Drones threaten safety at Irish airports, say pilots
Drones are becoming a growing threat to airport safety in Ireland and have already caused two serious incidents, according to new figures from the Irish Aviation Authority (IAA).
A day after a British Airways plane carrying 132 people was struck by a drone as it approached Heathrow Airport, the Irish air industry regulator revealed two safety incidents recently where drones affected aircraft or airport safety, as well as a further 13 unidentified runway incursions.
Irish pilots are now warning that the rise of drone use here is creating a "grey space" in aviation training where lives could be at risk.
"Incidents of near-misses are increasing on a weekly and monthly basis," said Mark Prendergast, an Aer Lingus pilot and spokesman for the Irish Airline Pilots Association (IALPA).
He added: "Our training might be inadequate as we're now operating in a grey space."
British police said that no one was injured in the British Airways drone collision, but the incident has reignited fears of hobbyists jeopardising passenger safety using consumer drones from high-street shops.
"Hobbyists are just taking these drones out and flying them around without any real awareness of the regulations or adhering to them," said Mr Prendergast. "They have no formal training but they're interacting in airspace where manned aircraft are operating."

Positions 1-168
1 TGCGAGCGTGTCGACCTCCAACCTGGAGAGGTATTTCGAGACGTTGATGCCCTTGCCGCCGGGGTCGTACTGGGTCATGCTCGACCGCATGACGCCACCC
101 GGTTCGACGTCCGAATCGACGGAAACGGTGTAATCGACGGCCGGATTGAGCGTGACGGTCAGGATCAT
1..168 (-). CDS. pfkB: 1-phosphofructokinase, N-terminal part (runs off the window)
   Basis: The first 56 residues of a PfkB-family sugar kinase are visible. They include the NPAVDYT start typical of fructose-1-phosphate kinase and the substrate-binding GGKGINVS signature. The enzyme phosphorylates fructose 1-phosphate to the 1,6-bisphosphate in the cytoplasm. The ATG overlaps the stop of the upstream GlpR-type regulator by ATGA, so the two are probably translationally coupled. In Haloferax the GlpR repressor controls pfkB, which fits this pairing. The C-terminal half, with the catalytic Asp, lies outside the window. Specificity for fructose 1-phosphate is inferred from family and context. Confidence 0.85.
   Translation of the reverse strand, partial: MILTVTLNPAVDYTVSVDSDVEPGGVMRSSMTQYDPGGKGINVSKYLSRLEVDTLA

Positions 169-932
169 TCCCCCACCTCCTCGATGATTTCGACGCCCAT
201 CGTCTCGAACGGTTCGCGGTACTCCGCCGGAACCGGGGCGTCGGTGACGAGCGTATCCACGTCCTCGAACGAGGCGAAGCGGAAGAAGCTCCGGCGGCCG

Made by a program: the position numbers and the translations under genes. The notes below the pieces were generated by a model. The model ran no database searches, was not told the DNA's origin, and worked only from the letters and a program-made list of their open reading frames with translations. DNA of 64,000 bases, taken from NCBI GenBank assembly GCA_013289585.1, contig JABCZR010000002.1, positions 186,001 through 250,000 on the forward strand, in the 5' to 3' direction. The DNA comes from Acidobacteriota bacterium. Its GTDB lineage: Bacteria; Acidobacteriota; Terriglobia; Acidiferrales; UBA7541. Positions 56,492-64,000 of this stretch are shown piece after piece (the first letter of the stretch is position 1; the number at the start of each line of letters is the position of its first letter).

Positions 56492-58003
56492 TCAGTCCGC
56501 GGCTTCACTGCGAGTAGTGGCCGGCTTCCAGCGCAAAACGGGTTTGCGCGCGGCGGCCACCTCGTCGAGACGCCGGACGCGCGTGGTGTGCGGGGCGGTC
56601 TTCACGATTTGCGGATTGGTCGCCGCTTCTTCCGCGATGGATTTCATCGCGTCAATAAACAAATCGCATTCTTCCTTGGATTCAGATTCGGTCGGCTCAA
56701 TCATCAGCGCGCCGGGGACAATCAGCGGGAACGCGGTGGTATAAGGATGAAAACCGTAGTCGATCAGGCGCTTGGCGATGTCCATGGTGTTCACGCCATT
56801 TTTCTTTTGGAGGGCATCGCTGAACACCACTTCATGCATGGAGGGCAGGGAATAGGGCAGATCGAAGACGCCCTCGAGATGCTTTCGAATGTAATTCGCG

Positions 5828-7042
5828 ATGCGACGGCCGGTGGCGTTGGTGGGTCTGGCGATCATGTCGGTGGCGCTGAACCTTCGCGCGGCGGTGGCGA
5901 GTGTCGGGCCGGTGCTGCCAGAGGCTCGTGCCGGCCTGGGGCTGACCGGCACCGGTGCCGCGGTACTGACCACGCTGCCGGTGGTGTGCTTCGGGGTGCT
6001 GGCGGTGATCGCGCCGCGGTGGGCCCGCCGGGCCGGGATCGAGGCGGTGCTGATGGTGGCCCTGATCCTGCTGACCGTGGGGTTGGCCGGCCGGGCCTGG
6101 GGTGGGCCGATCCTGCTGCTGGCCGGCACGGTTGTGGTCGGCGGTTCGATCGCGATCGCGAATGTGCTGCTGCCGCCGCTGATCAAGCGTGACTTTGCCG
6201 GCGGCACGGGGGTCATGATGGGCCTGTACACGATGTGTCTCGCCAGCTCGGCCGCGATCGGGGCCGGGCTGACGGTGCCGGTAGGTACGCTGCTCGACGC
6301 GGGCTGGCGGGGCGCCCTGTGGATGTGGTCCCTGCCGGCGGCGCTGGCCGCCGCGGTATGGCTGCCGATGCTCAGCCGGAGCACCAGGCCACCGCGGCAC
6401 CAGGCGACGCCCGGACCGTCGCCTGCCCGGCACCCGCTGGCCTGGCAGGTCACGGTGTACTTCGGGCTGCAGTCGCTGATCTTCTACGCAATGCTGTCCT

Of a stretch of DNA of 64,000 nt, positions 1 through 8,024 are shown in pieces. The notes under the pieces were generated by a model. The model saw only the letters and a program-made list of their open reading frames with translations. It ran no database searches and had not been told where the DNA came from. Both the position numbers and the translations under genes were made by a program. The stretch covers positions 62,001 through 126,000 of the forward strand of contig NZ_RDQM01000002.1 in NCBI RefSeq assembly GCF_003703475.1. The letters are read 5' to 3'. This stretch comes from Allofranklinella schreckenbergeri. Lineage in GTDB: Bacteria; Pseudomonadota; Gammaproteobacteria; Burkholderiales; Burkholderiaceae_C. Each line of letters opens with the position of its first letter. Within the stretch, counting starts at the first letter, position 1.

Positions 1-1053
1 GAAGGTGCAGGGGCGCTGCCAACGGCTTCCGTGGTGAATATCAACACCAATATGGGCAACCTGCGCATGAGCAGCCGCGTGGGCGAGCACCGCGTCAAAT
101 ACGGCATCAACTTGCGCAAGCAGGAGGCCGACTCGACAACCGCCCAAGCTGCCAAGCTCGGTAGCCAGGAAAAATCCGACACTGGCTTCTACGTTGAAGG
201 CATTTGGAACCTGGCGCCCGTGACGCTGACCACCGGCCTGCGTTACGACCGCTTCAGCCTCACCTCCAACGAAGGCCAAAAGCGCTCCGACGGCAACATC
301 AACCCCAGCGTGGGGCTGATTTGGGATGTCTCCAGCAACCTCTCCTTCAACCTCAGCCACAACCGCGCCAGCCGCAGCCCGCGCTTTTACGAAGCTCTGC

The Irish Aviation Authority says that more than 4,000 drones have been registered in Ireland since December of last year, but declined to say how many drones are currently in operation here. Some estimates put the number of drones here at up to 10,000.
The IAA also declined to give any further details on the safety incidents recorded or on the number of complaints it has received in relation to drones. A spokesman said it was IAA policy not to comment on individual cases.
Irish law says drones cannot be used within 5km of an airport or in any 'controlled' airspace. Nor may they be used over groups of people or over 400ft in altitude.
However, pilots say that those guidelines are being openly flouted by amateur drone users and are calling for new regulations.
"They shouldn't operate above 400ft, but a lot of them do," said Mr Prendergast. "If we could mandate some form of training for the use of drones, there should be some form of it. We need to make the these drones accountable to some form of traffic management."